lauantai 25. toukokuuta 2013

May 24th 2013

River Aura, Turku

May 22nd 2013

Utö, Finland

From Holtenau, we motor-sailed on smooth seas and in an all-engulfing fog to Utö, Finland's outermost island. Utö has always had a special place in our hearts, not least because Pekka spent the first five years of his life on this rocky little island. As it was the last place we visited when we left Finland eleven years ago, it was only appropriate that it was our first port of call now that we had returned.

Back in the 90's when we started taking sailing more seriously, Pekka remembered reading an article in the Finnish Boat Magazine on “Real Sailors” who gather in Utö every year on the 6th of December to celebrate Finland's Independence Day. As we too wanted to become real sailors it was only natural that, on the 5th of December, we set off for Utö. During the passage, an icy sleet began to fall and soon our deck was like a skating rink, and all the lines were frozen stiff. We arrived in Utö as the night was falling and the wind picking up and, of course, there were no other boats to be seen!

During the night, the wind increased to gale force and was eventually blowing close to 70 knots from the south. We spent the following two days tied up to the L-shaped dock, our good boat Sarema tilting so fiercely that nothing could be kept on the tables. We passed the time watching pilots crawl on all fours along the dock to see how their boats were doing. Oh, those were the days!


May 18th 2013

To the Baltic Sea

It turned out that it was only the split pin in the forestay toggle that had broken and as a result, the proper pin had come off (and disappeared, if I have understood it correctly). Luckily, Pekka managed to fix it himself. Pekka has gone up the mast so often frequently that this time, I didn't bother to take any photos.

The Brunsbüttel marina is an interesting place because it is located literally right next to the lock, and the big container ships passing by block the view completely. This time, the marina was absolutely packed because of the Helgoland Regatta that started the following day. Sarema was along a floating pontoon with two Swans alongside her. This meant an early morning for us as, before leaving, the crews of both Swans, about ten of them, walked across our deck to and fro between the bathrooms and the boats. But it was just as well as we wanted to get to Holtenau and the Baltic Sea before nightfall.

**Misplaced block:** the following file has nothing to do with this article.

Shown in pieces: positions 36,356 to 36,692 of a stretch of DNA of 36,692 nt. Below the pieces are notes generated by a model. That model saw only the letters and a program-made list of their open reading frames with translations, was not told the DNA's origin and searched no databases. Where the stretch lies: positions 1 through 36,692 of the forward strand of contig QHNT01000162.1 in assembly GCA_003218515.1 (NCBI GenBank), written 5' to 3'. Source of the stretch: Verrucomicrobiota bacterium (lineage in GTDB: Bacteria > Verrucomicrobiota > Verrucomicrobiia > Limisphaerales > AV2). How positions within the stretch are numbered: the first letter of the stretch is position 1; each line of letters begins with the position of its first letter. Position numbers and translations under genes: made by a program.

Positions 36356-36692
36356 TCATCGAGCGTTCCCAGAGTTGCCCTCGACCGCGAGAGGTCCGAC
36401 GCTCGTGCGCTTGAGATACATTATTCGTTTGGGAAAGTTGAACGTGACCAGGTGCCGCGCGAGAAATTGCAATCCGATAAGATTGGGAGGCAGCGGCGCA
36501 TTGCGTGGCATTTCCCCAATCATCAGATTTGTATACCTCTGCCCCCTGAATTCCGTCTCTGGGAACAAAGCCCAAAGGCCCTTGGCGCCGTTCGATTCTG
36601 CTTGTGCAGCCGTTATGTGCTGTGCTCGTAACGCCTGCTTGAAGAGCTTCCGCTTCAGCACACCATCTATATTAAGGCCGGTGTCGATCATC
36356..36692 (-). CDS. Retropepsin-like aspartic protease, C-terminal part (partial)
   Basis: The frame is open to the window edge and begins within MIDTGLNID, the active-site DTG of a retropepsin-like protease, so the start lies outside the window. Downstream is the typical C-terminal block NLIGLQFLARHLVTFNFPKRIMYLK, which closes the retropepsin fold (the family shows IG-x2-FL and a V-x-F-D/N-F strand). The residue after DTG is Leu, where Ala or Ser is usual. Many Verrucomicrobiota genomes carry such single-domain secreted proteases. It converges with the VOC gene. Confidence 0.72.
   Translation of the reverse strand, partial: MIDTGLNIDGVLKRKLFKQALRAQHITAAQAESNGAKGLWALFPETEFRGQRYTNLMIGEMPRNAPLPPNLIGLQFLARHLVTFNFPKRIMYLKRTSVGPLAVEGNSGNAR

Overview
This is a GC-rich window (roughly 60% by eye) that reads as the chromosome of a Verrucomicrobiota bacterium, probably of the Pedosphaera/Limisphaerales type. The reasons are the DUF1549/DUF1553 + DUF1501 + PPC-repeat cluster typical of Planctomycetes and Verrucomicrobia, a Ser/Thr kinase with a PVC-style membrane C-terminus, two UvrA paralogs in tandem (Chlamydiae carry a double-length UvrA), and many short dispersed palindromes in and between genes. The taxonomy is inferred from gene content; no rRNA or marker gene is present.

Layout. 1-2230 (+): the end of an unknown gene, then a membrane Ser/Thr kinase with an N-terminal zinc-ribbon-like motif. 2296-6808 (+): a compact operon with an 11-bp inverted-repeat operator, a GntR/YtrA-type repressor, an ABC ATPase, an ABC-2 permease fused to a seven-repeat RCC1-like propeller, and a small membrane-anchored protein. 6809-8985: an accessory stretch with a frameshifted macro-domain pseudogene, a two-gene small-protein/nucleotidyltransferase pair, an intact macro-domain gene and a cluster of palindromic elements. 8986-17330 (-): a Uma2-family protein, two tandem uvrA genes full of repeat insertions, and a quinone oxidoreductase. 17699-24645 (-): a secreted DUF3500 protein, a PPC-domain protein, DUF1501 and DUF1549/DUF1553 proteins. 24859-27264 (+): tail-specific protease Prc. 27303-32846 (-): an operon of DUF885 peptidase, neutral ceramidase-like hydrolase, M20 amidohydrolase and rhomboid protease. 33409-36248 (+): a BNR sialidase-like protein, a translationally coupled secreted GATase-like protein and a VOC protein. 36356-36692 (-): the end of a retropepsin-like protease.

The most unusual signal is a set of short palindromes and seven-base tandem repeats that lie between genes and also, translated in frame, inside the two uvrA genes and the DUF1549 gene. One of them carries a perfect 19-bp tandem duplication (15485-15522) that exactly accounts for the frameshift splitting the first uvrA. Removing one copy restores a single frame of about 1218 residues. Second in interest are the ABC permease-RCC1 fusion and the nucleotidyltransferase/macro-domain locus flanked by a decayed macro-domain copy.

It was a beautiful day with warm sunshine, by far the warmest day since Lagos, and very little wind which was perfect for motoring through the Canal. We enjoyed the lush greenery of the Canal banks and listening to birds singing in the nearby trees.

There were an amazing number of waterfowl in the Canal which we tried to identify with the help of our Field Guide to the Birds of Europe: Mallards, Cormorants, Oystercatchers, Great Blue Herons, Mute Swans, Canada Geese, Greylag Geese, Tufted Ducks, Common Mergansers, Red-breasted Mergansers etc. and to our great surprise, birds that bore a remarkable resemblance to Egyptian Geese?!

We went through the Holtenau lock around eight in the evening and spent the night in a marina close to the locks. There was clearly another kind of Regatta taking place here with beautiful old sailing ships from around Europe.

Again, we awoke earlier than we had intended as a member of the marina personnel came to collect the overnight fee around seven in the morning. After unhurried breakfast, we cast off, motored to a fuel station and with our tanks full, headed for the open sea.

May 17th 2013

Through the English Channel

I now know a place where I will never ever want to go back again, and that is the English Channel! Oh my God, there were currents running every-which-way, ferries rushing back and forth, and a zillion ships all over the place. It was a miracle that we managed to squeeze us in!

Although after Dover Strait the conditions improved considerably, it was a rugged ride altogether and we arrived in Brunsbüttel, Germany, dead tired as neither of us had hardly slept a wink while sailing through the traffic-infested waters. We were also a little upset as our forestay broke in the Channel. To be quite honest, we could very well have done without this additional delay in our already tight schedule!

But, as you know a good night's sleep can make a world of difference, and this morning when we woke up and realized that we were soon about to enter the Baltic Sea for the first time in eleven years, we felt absolutely marvellous!

We'll try to fix the forestay problem as quickly as possible and continue, hopefully already tomorrow, our passage through the Kiel Canal towards Finland.

May 11th 2013

A Farewell Feast in Cherbourg

When wandering round Cherbourg's old town, we came across a lovely little market place with stalls selling fruit, vegetables, bread, meat, sausages, cheeses, fish, shellfish etc, etc. You could also buy food to take away, and as we wanted to taste a little bit of this and a little bit of that, we ended up having a proper feast aboard on our last evening in Port Chantereyne.